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Biography of Angus Clark Avery

--- Angus Clark Avery. One of the leading citizens of Henry County, and one who has attained a well merited prominence, is he whose name heads this sketch.
He was born in Henry County (then Rives), January 26, 1836, and with probably one or two exceptions, is the oldest man now living, born within the limits of the county. His father, Henry Avery, whose biography appears elsewhere, was born in Roane County, Tennessee. His mother's maiden name was Elizabeth Green, a native of White County, Tennessee. The Avery family are of English origin and the earliest known progenitor, Christopher Avery, emigrated from Great Britain and settled in Connecticut in early colonial days, and their descendants took an active part in the war for independence, no less than nine of that name being killed and five wounded at the battle of Fort Griswold, on Groton Heights, September 6, 1781. Four of this number were commissioned officers. Groton Monument, commemorating this conflict, stands on ground once a part of the Avery estate.
The maternal ancestry were also of English descent and settled in Virginia at an early day, and were related to General Nathaniel Green, of Revolutionary fame. John Green, the grandfather, moved to White County, Tennessee, and became a Baptist minister and died at an advanced age in 1850.
Angus C. Avery was reared on a farm and received his primary education in the schools of the neighborhood in which he lived. He then entered Union Hill Academy, White County, Tennessee, and after preparing himself for one year, became a student of Burritt College, Tennessee, where he remained two years. He then returned to Missouri and attended the State University at Columbia for one year but subsequently returned to Burritt College, where he was graduated July 3, 1858, and was honored by being appointed valedictorian of the class. The same year he entered the law department of Cumberland University, Tennessee, and was graduated in the spring of 1860, and admitted to the bar by Judge Caruthers of the supreme court. Returning to Clinton, he engaged in the practice of his profession until the courts were suspended in consequence of the war. He then turned his attention to the real estate business in which he has since been actively engaged, and at the present time he is one of the largest land owners as well as tax payers of the county. He has always shown a worthy public spiritedness and every good cause, calculated to be of lasting benefit to the city or county, receives his hearty support. In railroad matters he has been specially active with others in reviving the enterprise of building the Tebo & Neosho Railroad, a charter for which was granted prior to 1860 but abandoned on account of the war. This road, after many difficulties, was completed and is now known as the Missouri, Kansas & Texas Railroad. He was one of the largest contributors and the watch word of the company was "economy." The company records will show that though entitled to a salary, he served without compensation, even for expenses, for several years as a director, traveling by his own private conveyance from Sedalia on the east to Fort Scott on the west, attending meetings of the board and using his influence for the undertaking until it was completed. The first mile of the road was graded on his laid through which he gave the right of way. He was one of the originators of the First National Bank of Clinton and has served its interest as president and director. In educational matters he has always taken a deep interest. In his religious preference he is a Baptist and holds the position of deacon, and has served as superintendent of the Sabbath School for seven years. he is one of the trustees of William Jewell College at Liberty, Missouri, and contributed largely to its endowment. He is also on the board of trustees of the Southern Baptist Theological Seminary, located at Louisville, Kentucky. The Baptist Church edifice in Clinton is due largely to his munificence, as is also the usefulness of its church organization. For the past twenty years he has taken the most advanced position in favor of temperance and prohibition. No one in the past has so thoroughly canvassed against saloons in Clinton. In all places and under all circumstances he is loyal to truth, honor and right, and richly merits the esteem in which he is held.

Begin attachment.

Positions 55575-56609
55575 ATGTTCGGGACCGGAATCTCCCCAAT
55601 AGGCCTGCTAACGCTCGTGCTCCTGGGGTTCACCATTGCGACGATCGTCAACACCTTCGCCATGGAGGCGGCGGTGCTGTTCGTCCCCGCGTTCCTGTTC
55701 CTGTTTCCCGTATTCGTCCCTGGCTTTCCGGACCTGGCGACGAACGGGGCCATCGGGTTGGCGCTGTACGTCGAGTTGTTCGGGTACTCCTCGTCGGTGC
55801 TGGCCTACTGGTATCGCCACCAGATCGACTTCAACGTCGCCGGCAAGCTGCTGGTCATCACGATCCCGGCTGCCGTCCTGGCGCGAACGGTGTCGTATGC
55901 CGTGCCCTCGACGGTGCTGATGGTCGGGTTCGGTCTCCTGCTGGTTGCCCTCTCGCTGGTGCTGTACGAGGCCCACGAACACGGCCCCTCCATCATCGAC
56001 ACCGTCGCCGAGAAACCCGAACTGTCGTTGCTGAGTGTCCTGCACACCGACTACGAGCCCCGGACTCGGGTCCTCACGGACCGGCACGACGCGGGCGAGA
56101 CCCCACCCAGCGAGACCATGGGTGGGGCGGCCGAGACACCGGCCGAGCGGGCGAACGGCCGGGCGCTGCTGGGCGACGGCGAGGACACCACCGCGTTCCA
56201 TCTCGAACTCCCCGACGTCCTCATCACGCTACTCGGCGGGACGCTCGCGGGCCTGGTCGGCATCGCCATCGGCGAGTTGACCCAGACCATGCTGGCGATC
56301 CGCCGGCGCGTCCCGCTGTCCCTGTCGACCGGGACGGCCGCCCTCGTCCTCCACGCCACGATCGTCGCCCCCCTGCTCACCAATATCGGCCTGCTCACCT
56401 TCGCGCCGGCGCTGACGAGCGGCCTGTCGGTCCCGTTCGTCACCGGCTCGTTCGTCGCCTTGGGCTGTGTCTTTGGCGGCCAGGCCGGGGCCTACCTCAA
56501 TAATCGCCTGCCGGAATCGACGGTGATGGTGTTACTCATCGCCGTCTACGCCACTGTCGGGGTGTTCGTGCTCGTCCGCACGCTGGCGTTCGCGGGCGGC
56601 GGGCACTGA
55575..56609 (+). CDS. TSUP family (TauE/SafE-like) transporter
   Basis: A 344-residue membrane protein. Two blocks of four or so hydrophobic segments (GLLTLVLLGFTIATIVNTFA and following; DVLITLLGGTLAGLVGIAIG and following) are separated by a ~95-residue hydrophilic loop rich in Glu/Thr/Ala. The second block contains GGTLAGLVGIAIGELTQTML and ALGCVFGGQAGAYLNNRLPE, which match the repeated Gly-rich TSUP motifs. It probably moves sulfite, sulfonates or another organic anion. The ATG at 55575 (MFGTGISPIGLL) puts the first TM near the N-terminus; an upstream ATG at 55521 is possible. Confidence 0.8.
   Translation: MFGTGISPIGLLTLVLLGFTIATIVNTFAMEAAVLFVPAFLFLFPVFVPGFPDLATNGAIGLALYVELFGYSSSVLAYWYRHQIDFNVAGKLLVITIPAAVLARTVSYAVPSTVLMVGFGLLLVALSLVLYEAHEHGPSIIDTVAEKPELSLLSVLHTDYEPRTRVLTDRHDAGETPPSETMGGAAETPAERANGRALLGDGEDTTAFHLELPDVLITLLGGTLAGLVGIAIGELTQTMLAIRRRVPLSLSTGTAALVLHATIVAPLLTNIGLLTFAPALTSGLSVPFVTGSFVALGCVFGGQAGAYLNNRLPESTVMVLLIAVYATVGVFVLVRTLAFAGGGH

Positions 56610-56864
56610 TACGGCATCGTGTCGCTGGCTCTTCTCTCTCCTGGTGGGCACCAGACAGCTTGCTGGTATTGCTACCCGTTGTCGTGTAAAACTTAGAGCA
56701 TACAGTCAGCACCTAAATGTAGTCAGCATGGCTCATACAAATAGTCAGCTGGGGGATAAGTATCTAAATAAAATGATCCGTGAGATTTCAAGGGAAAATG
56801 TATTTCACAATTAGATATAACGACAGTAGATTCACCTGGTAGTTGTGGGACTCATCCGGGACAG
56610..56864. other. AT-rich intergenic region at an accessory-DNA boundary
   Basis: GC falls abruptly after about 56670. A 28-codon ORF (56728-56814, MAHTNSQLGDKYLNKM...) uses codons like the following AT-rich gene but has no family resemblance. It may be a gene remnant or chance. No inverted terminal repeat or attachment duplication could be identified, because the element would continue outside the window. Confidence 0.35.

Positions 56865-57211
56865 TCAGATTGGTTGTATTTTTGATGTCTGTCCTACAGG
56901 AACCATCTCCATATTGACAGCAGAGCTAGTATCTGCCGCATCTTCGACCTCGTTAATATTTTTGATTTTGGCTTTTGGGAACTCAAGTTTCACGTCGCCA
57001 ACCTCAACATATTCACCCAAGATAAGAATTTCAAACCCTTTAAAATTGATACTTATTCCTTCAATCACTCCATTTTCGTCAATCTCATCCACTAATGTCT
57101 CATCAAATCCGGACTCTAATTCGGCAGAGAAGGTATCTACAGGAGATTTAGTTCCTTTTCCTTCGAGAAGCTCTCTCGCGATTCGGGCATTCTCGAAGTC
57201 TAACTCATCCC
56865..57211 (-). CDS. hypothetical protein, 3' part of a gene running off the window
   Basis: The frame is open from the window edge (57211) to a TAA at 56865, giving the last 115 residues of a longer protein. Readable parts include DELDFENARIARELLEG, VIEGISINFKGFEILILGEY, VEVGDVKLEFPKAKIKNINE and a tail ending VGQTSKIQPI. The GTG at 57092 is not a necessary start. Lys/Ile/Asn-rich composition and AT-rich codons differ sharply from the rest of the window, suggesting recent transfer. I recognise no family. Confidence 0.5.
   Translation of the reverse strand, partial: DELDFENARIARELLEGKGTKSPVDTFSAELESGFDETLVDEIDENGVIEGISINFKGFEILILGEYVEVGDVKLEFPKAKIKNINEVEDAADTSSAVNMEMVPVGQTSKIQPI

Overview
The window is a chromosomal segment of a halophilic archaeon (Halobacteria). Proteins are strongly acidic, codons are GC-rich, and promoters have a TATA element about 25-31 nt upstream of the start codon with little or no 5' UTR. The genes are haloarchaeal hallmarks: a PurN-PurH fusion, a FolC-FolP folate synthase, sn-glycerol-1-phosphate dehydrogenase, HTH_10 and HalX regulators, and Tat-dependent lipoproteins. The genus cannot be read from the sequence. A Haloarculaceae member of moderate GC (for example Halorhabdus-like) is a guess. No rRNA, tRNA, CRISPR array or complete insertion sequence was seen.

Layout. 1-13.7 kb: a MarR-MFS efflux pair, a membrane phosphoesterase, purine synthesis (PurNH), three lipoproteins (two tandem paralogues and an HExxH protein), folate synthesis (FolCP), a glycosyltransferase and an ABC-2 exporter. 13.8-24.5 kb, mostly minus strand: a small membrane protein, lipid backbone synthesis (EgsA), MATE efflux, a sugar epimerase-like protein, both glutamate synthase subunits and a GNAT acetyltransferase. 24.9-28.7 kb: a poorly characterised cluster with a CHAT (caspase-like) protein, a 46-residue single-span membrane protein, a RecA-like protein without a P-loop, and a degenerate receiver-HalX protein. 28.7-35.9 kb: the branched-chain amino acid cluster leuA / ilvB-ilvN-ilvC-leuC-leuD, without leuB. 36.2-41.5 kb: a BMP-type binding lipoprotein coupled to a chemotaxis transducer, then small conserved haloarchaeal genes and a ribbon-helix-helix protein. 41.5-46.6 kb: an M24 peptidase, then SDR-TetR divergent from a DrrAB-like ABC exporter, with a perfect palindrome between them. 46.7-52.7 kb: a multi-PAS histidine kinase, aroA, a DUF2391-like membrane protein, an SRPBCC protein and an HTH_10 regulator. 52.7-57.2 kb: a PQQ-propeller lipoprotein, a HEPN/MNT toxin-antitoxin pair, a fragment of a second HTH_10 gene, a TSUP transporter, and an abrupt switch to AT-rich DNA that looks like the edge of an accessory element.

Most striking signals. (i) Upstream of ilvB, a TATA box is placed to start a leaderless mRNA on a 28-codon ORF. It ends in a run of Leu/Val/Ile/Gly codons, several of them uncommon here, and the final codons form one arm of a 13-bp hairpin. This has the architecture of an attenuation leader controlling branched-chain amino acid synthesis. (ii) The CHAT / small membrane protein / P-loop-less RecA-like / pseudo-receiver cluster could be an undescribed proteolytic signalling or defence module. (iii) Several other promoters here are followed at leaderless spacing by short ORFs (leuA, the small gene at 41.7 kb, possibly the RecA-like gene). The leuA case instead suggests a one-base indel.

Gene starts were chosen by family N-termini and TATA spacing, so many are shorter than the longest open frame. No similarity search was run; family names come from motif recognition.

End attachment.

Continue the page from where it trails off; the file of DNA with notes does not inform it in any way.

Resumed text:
He was married July 3, 1860, to Miss Rhoda Dodge, daughter of William H. and Catherine Dodge, of Cumberland County, Tennessee, originally from New York. Their family consists of eight children: August D., William H., Howard G. and Herbert D. (twins), Angus B.,. Clara B., Rhoda E. and Walter W. Lost one daughter in infancy, Elizabeth K.

Owner/Source1883 History of Henry Missouri , National Historical Co., pg: 494
Linked toAngus Clark AVERY; Rev. Henry AVERY

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